Credit: Left to right: Steve Bohnel, Photo by Paul Morigi/Getty Images for We the 45m, Em Espey

Montgomery County Executive Marc Elrich (D) is calling the County Council out for a lack of transparency in the fiscal 2024 budget process after Council President Evan Glass (D-At-large) lauded the transparency of the process.

“While there may be disagreements about this budget, there should be no disagreement that this budget process has been more transparent than any other in recent memory. Each committee chair reported their recommendations to the full Council in open, televised meetings and I abolished the omnibus budget consent calendar,” Glass said after the council voted to pass the $6.7 billion budget Thursday morning.

Elrich disagrees.

“Despite statements that are contrary, this has not been the most transparent budget process ever at the County Council. I served on the County Council for 12 years and this is not the most transparent process I’ve ever seen,” Elrich said during a press conference Thursday.

Glass’ statement about transparency appeared to be in response to a statement made by council member Kristin Mink (D-Dist. 5) last week after the council decided in a straw poll to put forward a 4.7% property tax rate increase, which was finalized Thursday.

In her statement, Mink voiced concern that parts of the budget deliberation process were conducted in private to cut items from the council’s high priority funding list and lower the tax increase necessary to fund the budget. Elrich proposed a 10% property tax increase.


“The weeks-long public process was robust and transparent, consisting of public hearings, numerous worksessions, and substantive dialogue between the Executive Branch, community stakeholders, and Councilmembers,” Mink wrote. “There was then a private process, compressed into three days, in which we made significant cuts to the items that had just been publicly deemed High Priority. There was very little space for meaningful discussion with colleagues, and none of it in public.”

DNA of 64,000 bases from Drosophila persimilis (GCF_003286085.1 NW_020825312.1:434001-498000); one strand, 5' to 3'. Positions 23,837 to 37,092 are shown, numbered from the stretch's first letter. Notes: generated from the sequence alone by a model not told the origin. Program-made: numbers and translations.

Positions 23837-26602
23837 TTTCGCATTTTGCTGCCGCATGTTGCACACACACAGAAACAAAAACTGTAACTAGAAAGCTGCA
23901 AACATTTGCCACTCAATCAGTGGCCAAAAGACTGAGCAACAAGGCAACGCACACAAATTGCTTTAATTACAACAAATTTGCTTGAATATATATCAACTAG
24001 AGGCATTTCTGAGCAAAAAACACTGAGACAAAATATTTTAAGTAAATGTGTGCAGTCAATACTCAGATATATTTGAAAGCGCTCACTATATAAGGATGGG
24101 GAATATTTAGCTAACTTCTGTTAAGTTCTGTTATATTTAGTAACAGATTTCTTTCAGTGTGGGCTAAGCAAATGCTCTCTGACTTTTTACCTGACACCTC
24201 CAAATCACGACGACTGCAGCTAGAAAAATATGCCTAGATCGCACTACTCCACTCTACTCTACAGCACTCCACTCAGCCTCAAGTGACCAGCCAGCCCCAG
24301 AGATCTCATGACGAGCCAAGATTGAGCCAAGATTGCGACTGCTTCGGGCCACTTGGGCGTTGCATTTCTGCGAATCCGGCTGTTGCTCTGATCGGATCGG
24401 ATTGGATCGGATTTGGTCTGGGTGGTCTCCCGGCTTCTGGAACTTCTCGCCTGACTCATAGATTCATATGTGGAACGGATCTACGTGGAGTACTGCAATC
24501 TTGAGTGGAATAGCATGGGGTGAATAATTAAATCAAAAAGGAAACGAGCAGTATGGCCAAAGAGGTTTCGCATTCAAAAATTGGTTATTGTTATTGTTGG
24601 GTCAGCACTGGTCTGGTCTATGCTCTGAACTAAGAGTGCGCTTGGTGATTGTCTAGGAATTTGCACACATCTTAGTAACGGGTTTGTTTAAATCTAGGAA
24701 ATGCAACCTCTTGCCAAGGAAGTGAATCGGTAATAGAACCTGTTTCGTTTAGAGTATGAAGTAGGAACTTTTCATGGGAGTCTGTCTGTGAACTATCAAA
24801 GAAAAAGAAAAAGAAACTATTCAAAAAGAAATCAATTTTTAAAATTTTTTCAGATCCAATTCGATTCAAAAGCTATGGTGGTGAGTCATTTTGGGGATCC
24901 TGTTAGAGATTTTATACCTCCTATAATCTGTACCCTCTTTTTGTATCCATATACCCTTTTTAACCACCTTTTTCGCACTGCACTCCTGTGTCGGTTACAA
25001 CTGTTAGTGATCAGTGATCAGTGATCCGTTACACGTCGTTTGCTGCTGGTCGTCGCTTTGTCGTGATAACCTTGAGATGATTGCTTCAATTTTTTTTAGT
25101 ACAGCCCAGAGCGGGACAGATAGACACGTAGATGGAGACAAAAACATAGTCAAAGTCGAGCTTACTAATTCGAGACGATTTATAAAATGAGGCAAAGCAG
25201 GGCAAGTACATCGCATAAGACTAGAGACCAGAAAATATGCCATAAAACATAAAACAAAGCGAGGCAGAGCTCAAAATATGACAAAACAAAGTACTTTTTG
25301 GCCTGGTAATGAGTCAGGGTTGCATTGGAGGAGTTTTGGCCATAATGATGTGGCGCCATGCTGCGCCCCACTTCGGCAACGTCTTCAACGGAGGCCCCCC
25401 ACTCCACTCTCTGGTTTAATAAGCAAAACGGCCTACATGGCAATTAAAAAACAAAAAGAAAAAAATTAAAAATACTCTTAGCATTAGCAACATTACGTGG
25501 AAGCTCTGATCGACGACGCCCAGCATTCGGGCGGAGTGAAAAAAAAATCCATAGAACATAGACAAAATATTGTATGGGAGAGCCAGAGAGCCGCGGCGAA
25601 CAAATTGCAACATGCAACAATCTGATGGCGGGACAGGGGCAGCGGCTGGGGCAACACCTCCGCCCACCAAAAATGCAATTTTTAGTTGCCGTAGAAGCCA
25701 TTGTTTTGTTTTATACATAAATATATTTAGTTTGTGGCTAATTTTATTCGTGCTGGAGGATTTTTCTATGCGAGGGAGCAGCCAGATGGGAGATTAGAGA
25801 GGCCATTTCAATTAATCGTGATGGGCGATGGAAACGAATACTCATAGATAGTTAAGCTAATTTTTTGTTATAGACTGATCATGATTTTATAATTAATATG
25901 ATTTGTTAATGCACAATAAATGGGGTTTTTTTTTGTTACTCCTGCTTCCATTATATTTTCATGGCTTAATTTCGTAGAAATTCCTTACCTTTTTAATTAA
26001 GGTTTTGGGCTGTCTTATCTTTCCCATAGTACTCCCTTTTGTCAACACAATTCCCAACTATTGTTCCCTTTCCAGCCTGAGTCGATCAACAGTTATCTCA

“The disconnect between what transpired publicly and the final reconciliation list deeply troubles me. I do not believe this kind of process will result in the optimal budget for our County nor an understanding from our constituents as to how we came to these impactful decisions,” Mink wrote.

Elrich said he concurs with Mink’s statements.


“These final cuts were done in secrecy without any record of which councilmember voted for or against any of these items. The public has a right to know how people vote. That is a fundamental part of democracy, particularly when we’re talking about such a large sum of money,” Elrich said.

In a statement released Thursday after the budget decision, Glass outlined steps he says he took to increase transparency in the process.

“I directed Council staff to identify and publicly report proposed increases from the County Executive and the committees, and each staff report was readily available to the public,” Glass wrote. “Moreover, I extended the time for the public to testify in person and virtually and increased the number of speakers for our budget public hearings, with 166 residents testifying and thousands more calling, emailing and tweeting their thoughts.”


Elrich said he is glad the council approved 98% of his proposed budget but is “disappointed” by the process.

“Certain councilmembers will act and then support the same policies they criticize me for, and they made big decisions in private. I own every decision I made in this budget. My name is on the budget,” Elrich said.

He pushed back on criticism that the proposed budget was “fiscally irresponsible” and “impossible.”

“Those kinds of things are just simply not accurate. And I would say ‘impossible’ is a tad bit of hyperbole. We have a difficult situation. I’m going to be honest about solutions and next steps. We’re allowed to have differences of opinion, but the conversations and votes need to be in public,” Elrich said.